Big air, bigger views kick off this weekend in Vail. Photo: Teva Mountain Games
With long days and warm nights, summer is festival season. But if you want more from your weekend than sitting on your butt on a blanket, swilling beer, and listening to live music, check out these 10 family-friendly outdoor festivals that put the emphasis on adventure.
Summer Teva Mountain Games Vail, Colorado; May 31-June 2 Stand-up paddleboarding, mud running, freestyle mountain biking, and slacklining are just a few of the events on tap this weekend in Vail at what’s arguably the standard-setter for summer sports festivals. The mountain mash-up attracts elite athletes, local die-hards, and weekend warriors from across the country—and the mix is what keeps it fresh. Kids can take a shot at any of the events, but the youth bouldering contest and XC bike race breed are where the next generation of rippers can be found. Plus: adventure flicks, gear demos, free yoga, casting clinics, and big-air contests for dogs round out the action. www.tevamountaingames.com.
What would it be like to ride a rocket at super high speeds just above a really long road?
That's the question Giacomo Miceli, a creative coder, computer scientist, and self-proclaimed entreprenerd from Rome, asked himself as a child. He decided to find out as an adult by using pictures from Google Street View.
*If you want her to run alongside you for a really, really long time.
Kentucky Fried Chicken doesn't need a lot of help in China, but this is a story that sounds perfect for the company's next commercial there. After his graduation, 22-year-old Zhang Heng decided to bike more than 1,000 miles through Sichuan Province to the city of Lhasa in Tibet. On his journey, he came across a small, scruffy white dog that looked hungry, so he fed her a chicken drumstick.
There's no shortage of epic timelapse videos popping up on Vimeo, but few chronicle their shots in a way that allows you to learn something. Photographer Sean F. White gathered footage in 24 countries on all seven continents over the course of six years to make Terra Sacra. He chronicled the sky moving over everything from penguins to pyramids, the changing light everywhere from the Arctic National Wildlife Refuge to Antarctica, and the different shadows cast by castles from Syria to Poland. How do I know all of this?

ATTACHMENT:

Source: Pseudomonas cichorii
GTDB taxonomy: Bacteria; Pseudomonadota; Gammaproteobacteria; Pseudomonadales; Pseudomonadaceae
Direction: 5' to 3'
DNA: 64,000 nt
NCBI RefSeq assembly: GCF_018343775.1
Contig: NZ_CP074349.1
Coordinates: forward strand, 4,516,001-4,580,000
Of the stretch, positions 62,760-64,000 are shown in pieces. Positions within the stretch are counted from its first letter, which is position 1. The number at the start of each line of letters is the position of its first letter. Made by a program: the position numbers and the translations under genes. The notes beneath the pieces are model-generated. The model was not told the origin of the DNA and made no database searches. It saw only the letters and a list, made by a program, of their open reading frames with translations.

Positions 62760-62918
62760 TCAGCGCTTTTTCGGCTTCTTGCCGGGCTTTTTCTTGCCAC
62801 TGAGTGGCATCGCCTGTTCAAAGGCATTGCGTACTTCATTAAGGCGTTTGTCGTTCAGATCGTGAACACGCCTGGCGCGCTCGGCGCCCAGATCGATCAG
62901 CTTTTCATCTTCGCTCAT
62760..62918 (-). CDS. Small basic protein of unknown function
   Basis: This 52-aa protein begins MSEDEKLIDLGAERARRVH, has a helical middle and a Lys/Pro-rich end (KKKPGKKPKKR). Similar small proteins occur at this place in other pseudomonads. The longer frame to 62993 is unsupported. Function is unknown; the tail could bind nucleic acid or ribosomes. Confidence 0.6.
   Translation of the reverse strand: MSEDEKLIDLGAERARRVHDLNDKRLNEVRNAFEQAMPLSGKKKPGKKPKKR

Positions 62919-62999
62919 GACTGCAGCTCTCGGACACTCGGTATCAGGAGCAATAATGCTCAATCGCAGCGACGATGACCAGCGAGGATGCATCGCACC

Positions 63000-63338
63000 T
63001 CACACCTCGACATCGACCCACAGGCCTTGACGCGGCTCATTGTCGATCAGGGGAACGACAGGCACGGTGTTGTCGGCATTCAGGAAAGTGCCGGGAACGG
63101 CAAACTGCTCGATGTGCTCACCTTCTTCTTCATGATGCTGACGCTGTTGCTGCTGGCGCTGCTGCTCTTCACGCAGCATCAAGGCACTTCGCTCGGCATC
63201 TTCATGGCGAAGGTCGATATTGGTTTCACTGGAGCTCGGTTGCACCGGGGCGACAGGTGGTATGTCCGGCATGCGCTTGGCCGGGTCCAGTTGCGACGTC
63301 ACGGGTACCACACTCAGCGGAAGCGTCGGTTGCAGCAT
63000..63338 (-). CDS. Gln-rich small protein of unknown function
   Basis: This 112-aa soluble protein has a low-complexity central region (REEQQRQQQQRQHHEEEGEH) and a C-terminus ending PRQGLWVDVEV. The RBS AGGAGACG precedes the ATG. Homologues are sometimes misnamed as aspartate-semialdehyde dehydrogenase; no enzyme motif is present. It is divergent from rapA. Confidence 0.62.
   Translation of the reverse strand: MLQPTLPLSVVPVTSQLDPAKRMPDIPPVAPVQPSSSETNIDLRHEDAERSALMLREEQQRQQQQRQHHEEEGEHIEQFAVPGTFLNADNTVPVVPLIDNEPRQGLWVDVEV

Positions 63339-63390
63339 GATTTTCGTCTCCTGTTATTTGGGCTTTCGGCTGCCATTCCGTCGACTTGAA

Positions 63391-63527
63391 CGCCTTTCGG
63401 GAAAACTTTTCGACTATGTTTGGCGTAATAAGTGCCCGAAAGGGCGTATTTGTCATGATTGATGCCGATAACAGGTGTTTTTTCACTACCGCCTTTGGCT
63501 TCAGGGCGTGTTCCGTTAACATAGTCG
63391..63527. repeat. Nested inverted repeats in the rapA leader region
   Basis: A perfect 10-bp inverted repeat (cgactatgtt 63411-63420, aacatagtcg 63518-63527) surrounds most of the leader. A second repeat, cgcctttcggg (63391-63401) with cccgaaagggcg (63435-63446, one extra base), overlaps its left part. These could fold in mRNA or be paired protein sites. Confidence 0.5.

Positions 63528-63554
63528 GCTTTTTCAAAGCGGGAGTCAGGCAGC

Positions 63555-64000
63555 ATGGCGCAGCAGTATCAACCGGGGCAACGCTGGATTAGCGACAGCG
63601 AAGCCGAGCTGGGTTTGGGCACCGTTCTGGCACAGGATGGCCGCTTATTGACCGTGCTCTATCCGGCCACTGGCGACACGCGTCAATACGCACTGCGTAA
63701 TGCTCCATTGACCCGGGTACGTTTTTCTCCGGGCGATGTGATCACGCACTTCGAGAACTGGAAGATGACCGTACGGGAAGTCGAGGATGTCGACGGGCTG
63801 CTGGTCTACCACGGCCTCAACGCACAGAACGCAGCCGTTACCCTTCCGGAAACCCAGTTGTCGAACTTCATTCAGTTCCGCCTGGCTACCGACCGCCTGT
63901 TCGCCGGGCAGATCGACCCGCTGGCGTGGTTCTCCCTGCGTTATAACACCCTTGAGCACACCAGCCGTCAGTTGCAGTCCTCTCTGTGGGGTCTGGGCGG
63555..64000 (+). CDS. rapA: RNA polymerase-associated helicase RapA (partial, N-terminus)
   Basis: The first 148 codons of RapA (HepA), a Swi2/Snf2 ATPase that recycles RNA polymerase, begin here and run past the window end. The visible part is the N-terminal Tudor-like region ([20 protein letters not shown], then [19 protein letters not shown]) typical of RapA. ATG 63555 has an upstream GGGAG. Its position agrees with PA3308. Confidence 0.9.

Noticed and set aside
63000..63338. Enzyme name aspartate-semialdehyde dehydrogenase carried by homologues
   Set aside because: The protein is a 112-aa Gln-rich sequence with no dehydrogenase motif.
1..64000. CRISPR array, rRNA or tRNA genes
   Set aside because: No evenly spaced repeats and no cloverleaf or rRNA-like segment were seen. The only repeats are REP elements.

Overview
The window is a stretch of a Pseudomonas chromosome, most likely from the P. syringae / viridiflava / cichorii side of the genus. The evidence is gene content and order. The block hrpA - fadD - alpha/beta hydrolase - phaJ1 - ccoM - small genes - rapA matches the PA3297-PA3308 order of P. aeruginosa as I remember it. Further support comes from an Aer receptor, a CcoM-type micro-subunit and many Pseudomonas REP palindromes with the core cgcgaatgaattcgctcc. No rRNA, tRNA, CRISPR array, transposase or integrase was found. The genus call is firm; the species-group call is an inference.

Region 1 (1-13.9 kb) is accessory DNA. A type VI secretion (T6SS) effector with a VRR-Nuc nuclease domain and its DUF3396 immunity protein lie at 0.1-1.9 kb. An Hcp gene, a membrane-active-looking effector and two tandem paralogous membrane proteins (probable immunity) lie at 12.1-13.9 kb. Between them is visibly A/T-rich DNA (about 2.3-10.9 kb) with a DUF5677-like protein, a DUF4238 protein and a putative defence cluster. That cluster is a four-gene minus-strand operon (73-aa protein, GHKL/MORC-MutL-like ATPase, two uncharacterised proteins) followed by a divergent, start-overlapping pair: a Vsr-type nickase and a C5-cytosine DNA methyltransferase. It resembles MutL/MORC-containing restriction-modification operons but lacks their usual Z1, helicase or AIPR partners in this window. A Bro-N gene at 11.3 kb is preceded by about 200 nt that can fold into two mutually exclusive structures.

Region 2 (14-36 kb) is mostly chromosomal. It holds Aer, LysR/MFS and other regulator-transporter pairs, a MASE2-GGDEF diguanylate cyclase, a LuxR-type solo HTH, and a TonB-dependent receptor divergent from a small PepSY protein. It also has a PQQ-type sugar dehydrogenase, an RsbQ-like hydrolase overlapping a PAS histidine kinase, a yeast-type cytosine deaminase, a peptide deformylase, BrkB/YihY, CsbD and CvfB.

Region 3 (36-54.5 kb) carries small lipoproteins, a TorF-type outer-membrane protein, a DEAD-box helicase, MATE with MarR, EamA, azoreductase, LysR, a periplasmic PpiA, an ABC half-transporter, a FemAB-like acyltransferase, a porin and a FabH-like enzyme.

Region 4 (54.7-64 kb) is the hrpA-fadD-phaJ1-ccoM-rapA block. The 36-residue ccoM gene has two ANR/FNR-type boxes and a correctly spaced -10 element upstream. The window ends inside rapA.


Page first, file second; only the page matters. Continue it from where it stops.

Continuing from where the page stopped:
Day Hiking Acadia National Park, Maine Ages: All (depending on hike)
Acadia seems designed for hiking with kids: Numerous trails deliver constant views many of the best hikes are relatively short; and the steep, rocky terrain often requires exciting scrambling. The 1.3-mile hump up and back down The Beehive involves an exposed ascent of a cliff via ledges and iron rungs drilled into the rock. The easy, 1.6-mile walk to Great Head leads to the top of cliffs rising straight out of a pounding sea. The relatively flat and popular 3.6-mile Ocean Path follows the rocky shore from Sand Beach to Otter Point, passing by Thunder Hole, where waves crashing into a pocket in granite create an explosive popping noise, and over Otter Cliffs, the tallest sea cliffs on Mount Desert Island. The 4.2-mile loop over the rocky domes called North and South Bubble climbs just a few hundred feet to reach postcard-like views of Jordan Pond tucked between surrounding hills. Families gunning for a more serious challenge—and views stretching from Frenchman Bay to the hills and ponds of Acadia—can take a 13.5-mile, east-west traverse of the park’s six major peaks, linking trails (and crossing some roads) from the Bear Brook Trailhead on Champlain Mountain to the parking lot north of Upper Hadlock Pond on ME 198. Blackwoods Campground is across the street from the trailhead to Cadillac Mountain, the park’s highest, and has great access to carriage trails.
Exploring Ancient Ruins in Mesa Verde National Park, Colorado Ages: All
Before having kids, I never visited Mesa Verde. The park, in the southwestern corner of Colorado, is known for its 600 cliff dwellings and 5,000 archeological sites dating back nearly 1,500 years—but long hiking trails or climbing routes were my focus back then. My wife and I finally went with our kids when our son was three and our daughter was one, and we were amazed by the 150-room Cliff Palace and other dwellings on this windswept mesa. Pitch your tent at Morefield Campground, four miles inside the park, and take the kids on the guided tours of Spruce Tree House (a half-mile) and Cliff Palace (a quarter-mile)—the latter featuring my son’s favorite moment: climbing a series of wooden ladders up a 100-foot cliff face.